Why is one Parallel always Loose?

By R.G. Sparber

January 16, 2007

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You know for a fact that the block is square and dead flat. Yet when you put it into your mill vise on top of two parallels, one parallel is always loose. Doesn't seem fair! The explanation can be found in geometry. It all boils down to points and lines.

First consider a single point and a line extending out from it. This is a "one-dimensional" world. I constrain the line to pass through the point. The line is free to rotate about this point. Not terribly interesting to be sure. Next consider constraining the line to pass through two points.

The line is now unable to rotate. We can put the two points anywhere along the line and not change its position. OK, still not terribly interesting. But what if we add a third point.

The line is held in place with the first two points. The only way that the third point can be on the line is if it *perfectly* lands on the line. If you try to define a straight line with three arbitrary points, you may have a problem. We call this problem an "over constrained system". Geometry wins out - the line will be defined by two of the points and the third point will not fit. In the real world we do have examples of over constrained systems. In these cases the "straight" line bends or the third point is forced into position. Often this is seen as a binding up of the mechanism.

For a one-dimensional line, it takes two and only two points to define it.

We can have a similar situation with two-dimensional lines. While two points are necessary and sufficient in a one-dimensional world, three points define a two dimensional line. Consider a line that forms a right angle.

If we only look at the vertical portion of the line, the two points constrain motion to up and down. When we consider the horizontal portion and the third point, the line is fully constrained. It cannot move up and down or sideways.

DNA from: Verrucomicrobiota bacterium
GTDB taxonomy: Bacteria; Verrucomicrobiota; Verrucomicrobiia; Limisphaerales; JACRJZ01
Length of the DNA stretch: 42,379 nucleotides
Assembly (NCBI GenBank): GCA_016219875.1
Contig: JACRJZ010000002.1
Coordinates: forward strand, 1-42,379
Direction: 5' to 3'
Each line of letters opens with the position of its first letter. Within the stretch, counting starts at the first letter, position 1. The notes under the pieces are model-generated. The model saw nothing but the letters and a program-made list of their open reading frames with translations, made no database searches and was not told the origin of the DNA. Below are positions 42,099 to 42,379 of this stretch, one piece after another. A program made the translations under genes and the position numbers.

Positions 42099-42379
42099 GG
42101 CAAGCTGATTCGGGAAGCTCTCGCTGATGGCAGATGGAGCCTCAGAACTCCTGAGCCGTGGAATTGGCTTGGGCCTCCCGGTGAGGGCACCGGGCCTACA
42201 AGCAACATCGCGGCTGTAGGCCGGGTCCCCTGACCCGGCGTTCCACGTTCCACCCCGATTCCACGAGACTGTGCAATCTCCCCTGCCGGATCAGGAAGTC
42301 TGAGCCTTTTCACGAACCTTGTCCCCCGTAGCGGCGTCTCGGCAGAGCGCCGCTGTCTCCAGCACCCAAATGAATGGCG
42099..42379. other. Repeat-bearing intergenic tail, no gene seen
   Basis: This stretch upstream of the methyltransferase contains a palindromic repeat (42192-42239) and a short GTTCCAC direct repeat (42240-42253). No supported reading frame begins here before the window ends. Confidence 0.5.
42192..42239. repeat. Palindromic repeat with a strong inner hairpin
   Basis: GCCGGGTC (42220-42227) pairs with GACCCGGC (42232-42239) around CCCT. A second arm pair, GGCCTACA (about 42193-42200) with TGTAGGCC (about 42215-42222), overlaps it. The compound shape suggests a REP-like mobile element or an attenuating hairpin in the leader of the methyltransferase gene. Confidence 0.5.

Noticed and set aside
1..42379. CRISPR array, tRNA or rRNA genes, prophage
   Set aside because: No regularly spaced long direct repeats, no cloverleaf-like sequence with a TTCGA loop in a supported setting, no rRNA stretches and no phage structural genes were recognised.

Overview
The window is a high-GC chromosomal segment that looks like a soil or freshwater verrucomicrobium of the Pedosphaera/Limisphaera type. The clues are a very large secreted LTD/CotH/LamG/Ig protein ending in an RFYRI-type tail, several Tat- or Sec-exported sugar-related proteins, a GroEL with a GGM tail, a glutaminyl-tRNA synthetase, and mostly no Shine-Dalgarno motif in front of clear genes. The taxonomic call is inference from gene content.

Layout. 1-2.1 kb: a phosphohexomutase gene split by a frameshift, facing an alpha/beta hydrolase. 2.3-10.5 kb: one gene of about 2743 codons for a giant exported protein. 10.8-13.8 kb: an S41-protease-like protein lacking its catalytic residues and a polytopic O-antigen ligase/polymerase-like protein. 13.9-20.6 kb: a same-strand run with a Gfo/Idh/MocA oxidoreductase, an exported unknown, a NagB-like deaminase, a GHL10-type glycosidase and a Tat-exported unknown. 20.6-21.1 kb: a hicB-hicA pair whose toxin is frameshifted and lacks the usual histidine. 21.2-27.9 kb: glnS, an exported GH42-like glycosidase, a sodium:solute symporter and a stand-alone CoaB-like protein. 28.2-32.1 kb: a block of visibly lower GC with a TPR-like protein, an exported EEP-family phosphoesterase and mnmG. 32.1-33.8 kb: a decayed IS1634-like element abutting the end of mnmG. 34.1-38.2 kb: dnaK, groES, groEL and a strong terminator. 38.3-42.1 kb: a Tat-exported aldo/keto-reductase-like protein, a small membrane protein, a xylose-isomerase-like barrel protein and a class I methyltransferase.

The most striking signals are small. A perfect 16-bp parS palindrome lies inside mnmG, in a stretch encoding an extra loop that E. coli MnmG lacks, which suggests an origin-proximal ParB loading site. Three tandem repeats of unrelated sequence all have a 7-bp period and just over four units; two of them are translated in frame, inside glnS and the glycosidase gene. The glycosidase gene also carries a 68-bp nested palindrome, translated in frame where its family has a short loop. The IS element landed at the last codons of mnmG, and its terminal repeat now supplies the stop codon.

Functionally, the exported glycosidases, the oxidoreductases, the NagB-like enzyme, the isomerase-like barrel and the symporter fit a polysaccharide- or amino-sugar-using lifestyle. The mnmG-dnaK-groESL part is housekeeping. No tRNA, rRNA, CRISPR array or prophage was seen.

For a two-dimensional line, it takes three and only three points to define it.

It turns out that three points also defines a plane. If you take a block and place it on three points, it will sit there nice and solid. Adding a forth point and the block may rock back and forth. That rocking is an indication of an over-constrained system. In one position three out of the four points are supporting the block. In the other position, the one that did not touch the first time replaces one of the original three points.

Consider a block that is squarely pushed up against the face of the fixed jaw of your mill vise. In fact the block is more than likely contacting at only three points. Other points may be a microscopic distance away but they most likely do not touch. Adding a piece of paper between fixed jaw and block acts as a filler material and greatly increase the contact surface. You will note a proportional increase in gripping strength.

When you close the vise, the movable jaw is able to pivot slightly in order to try and contact the block. If the block is too far from square, it may not be possible for the movable jaw to fully make contact. If you have this condition, be aware that the block is not secure and can fly out of the vise during machining.

We are now ready to consider the case of having one versus two parallels to support the block. This can be explained in two dimensions as shown here. The two triangles on the far left represent contact points between fixed jaw and block. These contact points set the vertical segment of the line. Our single parallel represented here by the bottom triangle sets the horizontal segment. Our two dimensional block is supported by three points so will be solid. This is not an over constrained system.

In order to illustrate the effect of a second parallel, I have exaggerated the defect in our two dimensional block. Our first parallel happens to contacts the block but the second parallel does not. With the vise open, we can push down on the block and contact both parallels at the same time. The block can more than likely be made to rock back and forth between contacting the fixed jaw and contacting the two parallels. No amount of tapping with a mallet is going to give you full contact on both the fixed jaw and both parallels with the vise closed unless you manage to beat the block into submission. Not a pretty sight.

If you now think in three dimensions, the block will contact the fixed jaw at three points while it contacts the parallel at two points. These five points completely define the location of the block. If any other points contact the block, they must fall exactly on the X, Y, and/or Z planes defined by our five points.

So the next time you find that one parallel is snug and the other is loose, don't think it is anything you are doing wrong. It is simply your over-constrained system getting even with you.

I welcome comments on this article. All of us are smarter than any one of us.

Enjoy,

Rick Sparber

Rgsparber@AOL.com